Imagine you are designing a logo.
You start out with the main image file you are designing.
Let's say you reach a point in your design where
you want to try out something new
without impacting the old file.
So you save a copy.
And another copy
when you make a new change.
And another copy.
This can quickly become a tangle.
Image credit: Peter Raymond
Number of changes: 3
Number of files: 4
Number of changes: 3
Number of files: 1
Change 1 - Add fuzzy eyes
Change 2 - Make logo green and adjust feet
Change 3 - Make logo turquoise
When you are working on a project (a site, application, logo, book), it's messy and hard to keep track of multiple files and multiple folders. Especially if you are making copies of the same files with small tweaks.
Version control monitors the changes you make in a project and keeps record of your changes.
That way, instead of saving multiple file copies, you instead are saving your changes and making record of why you made those changes.
Okay, I might see why this is important. How do we proceed?
Choose the appropriate installation for your computer.
Using Git on the command line
in the long-term will be easier for you.
The command line is a friendly* and useful tool for a developer.
But for many it's a bit* scary.
Some of its names: Git Shell/ Git Bash/ Command Line
* = The command line's friendliness may be questionable, but it doesn't have to be scary.
Don't worry, my coding happy friend. Let's introduce some command line concepts that will be of help.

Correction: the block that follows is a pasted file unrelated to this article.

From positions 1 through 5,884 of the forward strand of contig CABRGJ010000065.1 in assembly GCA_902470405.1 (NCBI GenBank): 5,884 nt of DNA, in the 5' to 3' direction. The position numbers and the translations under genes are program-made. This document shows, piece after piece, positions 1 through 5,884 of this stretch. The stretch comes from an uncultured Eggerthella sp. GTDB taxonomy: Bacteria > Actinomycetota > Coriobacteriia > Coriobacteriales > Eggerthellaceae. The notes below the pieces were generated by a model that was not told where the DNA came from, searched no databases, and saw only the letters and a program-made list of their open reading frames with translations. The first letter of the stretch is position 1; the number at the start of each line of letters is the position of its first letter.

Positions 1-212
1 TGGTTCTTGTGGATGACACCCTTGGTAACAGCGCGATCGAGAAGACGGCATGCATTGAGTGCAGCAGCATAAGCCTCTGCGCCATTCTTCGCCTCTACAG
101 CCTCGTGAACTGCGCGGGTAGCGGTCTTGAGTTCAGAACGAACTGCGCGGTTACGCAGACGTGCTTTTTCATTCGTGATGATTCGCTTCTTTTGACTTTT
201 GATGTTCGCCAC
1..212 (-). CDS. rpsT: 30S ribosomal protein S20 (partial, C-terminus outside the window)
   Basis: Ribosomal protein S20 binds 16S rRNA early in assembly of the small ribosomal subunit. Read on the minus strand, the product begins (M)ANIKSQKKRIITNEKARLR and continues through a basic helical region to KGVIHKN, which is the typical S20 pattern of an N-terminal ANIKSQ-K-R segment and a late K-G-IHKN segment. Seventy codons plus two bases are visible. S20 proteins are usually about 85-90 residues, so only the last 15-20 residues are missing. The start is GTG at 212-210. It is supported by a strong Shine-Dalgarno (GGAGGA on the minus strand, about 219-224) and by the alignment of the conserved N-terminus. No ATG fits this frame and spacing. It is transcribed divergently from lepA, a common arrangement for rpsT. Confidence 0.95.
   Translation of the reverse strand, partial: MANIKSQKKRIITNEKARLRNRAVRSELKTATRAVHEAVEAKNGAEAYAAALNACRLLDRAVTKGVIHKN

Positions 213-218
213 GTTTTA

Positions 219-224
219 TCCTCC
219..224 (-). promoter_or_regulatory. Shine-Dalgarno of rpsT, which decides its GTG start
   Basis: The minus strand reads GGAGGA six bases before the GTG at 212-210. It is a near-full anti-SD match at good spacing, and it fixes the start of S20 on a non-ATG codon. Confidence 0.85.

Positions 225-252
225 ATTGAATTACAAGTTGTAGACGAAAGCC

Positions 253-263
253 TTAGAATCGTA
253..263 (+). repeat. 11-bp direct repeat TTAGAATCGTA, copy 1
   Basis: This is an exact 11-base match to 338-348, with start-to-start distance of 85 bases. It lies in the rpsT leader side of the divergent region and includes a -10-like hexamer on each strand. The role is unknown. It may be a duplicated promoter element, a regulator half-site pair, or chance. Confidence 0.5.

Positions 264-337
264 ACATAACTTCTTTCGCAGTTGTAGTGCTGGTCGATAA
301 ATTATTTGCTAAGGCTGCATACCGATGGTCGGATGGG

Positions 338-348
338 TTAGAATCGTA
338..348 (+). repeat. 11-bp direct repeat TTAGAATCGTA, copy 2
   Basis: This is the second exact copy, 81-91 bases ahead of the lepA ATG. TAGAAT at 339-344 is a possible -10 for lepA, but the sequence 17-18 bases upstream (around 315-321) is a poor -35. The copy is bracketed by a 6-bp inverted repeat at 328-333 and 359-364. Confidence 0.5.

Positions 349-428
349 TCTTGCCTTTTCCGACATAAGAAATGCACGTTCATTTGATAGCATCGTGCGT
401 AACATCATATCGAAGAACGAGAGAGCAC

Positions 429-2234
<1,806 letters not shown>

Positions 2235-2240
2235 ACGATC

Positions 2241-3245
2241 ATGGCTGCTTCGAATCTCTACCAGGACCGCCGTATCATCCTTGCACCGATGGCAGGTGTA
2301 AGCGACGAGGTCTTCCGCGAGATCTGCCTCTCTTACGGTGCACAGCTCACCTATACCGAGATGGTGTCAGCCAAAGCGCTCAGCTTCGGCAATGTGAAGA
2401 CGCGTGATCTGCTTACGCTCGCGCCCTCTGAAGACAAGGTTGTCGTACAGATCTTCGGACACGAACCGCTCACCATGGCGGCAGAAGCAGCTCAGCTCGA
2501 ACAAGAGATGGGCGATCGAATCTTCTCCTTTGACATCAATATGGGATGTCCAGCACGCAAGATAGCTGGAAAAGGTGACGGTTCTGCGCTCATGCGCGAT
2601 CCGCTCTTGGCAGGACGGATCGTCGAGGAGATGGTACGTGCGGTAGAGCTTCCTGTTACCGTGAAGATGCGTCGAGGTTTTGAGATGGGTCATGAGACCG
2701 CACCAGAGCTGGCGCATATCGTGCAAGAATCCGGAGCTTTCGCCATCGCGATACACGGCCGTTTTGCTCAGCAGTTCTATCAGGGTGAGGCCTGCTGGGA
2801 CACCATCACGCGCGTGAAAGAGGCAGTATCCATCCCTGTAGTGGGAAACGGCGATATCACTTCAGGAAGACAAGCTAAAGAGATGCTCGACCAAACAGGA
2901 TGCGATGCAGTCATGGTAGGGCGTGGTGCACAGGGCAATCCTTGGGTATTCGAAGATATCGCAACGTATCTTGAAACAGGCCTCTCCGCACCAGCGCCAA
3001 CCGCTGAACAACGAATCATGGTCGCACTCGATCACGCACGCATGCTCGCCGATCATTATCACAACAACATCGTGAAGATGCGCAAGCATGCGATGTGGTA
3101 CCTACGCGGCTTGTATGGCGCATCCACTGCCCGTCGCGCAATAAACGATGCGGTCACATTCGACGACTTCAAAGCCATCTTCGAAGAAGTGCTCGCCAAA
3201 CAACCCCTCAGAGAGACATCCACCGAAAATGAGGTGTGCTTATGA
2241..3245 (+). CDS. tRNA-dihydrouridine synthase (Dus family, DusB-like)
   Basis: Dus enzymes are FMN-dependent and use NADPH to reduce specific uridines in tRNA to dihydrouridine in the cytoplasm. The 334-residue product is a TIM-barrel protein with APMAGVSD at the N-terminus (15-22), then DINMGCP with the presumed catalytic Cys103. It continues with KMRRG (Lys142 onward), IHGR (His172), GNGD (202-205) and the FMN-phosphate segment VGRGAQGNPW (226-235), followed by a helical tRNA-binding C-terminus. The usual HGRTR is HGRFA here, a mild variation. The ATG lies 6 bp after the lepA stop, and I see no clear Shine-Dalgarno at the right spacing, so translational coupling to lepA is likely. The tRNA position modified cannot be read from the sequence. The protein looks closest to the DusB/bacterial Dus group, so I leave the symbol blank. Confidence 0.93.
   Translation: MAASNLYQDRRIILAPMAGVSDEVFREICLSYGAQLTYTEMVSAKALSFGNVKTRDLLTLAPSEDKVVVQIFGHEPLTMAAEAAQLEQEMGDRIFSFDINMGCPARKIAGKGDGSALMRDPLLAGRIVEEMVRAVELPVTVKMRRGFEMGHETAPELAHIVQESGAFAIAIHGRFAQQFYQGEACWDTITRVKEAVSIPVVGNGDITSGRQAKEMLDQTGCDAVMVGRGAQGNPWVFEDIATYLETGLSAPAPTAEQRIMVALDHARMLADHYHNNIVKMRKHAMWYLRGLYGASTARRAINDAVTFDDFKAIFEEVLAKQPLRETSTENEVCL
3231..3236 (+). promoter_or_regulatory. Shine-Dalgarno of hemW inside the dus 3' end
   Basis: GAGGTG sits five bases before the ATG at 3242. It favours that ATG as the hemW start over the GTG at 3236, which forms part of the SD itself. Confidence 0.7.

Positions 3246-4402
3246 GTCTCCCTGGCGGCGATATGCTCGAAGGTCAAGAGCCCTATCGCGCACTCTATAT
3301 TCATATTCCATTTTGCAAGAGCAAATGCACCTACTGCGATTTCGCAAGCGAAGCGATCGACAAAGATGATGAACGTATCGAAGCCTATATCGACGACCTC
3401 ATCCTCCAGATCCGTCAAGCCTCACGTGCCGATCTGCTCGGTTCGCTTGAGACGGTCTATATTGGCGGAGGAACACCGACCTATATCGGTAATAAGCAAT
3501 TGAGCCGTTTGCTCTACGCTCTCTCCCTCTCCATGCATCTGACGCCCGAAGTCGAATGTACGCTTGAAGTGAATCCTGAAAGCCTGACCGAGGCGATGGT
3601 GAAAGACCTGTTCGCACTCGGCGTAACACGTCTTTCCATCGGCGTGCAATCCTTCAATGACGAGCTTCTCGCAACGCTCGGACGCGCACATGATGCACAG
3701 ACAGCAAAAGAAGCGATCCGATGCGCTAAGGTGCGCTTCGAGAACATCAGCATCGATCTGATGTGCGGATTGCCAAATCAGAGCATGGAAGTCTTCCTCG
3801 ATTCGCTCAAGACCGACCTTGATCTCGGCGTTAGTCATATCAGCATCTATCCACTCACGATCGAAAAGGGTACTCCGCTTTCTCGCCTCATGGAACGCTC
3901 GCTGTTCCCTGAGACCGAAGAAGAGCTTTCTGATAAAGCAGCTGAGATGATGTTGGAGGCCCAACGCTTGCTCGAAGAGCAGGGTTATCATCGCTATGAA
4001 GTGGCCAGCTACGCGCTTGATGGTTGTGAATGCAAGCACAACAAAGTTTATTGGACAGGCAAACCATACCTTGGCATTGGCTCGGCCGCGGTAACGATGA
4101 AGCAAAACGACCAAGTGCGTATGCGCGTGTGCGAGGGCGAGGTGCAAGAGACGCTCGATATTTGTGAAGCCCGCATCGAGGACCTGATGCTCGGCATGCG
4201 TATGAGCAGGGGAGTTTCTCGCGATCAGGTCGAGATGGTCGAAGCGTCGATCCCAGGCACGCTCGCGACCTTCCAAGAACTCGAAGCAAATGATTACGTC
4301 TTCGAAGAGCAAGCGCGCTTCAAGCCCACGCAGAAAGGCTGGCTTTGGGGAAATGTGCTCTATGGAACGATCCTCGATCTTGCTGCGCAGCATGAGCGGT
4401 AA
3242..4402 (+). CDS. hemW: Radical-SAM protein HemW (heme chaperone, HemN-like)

Change directory - useful for moving from folder to folder.
List - lets you see the contents of a folder.
Makes a directory/ new folder.
Image Source: Tomb Raider Chronicles
ls- Find out where you are.
This lists the files in your current folder.
// user (Your current location) ls
cd- Change directories.
This lets you move from folder to folder.
Move to your Documents folder.
// user cd Documents // user/Documents
Jump multiple folders at once.
// user/Documents cd Folder/SubFolder // user/Documents/Folder/SubFolder
Takes you up one level/ out one level.
Can be combined with "
/" to move quickly.
// user/Documents/Folder/SubFolder cd .. // user/Documents/Folder
Takes you back to the main directory or root.
(Likely your username's main folder).
// user/Documents/Folder/SubFolder cd ~ // user/
If you aren't comfortable with the command line, there are great tools to help you get started using Git.
Here are a few GUIs (graphical user interfaces) to get you started:
Using these tools will help you understand how Git works and its main commands. Learning how Git works will allow you to apply it to the command line in the future.
Same language, different tools.
Now that you know how to get started and have some command line tools under your belt, let's dive into using Git.
Image Source: Tomb Raider Chronicles
Before you make your first commit (we'll get there), you will need to let Git know who you are. This is a bit like your fingerprint.
git config --global user.name "Mopsie Pie" git config --global user.email "firstname.lastname@example.org"
--global applies to all projects. If you want to create settings just for one project, don't include
Initializes a new Git project
This is you saying:
"Hey Git, I want you to keep track of my files in this folder."
This command asks Git what is currently happening with your files/repository.
It tells you what files are new or modified. With
git status you know which branch you are currently working on.
Use often. Use frequently.
A commit is a change you record in your Git history.
It's a savepoint in your code base.
git commit -m "Add polka dots"
Allows you to add a message. If you don't use the -m, another screen will pop up.
Don't do these things: bad commit messages.
(But do enjoy the humor.)
Here's a good guide for commits.
Commits are changes that get recorded into your code base. What if you don't want to make a commit, but just want to save where you are?
Like a checkpoint,
git stash is useful. It saves your unfinished changes for you to return to later.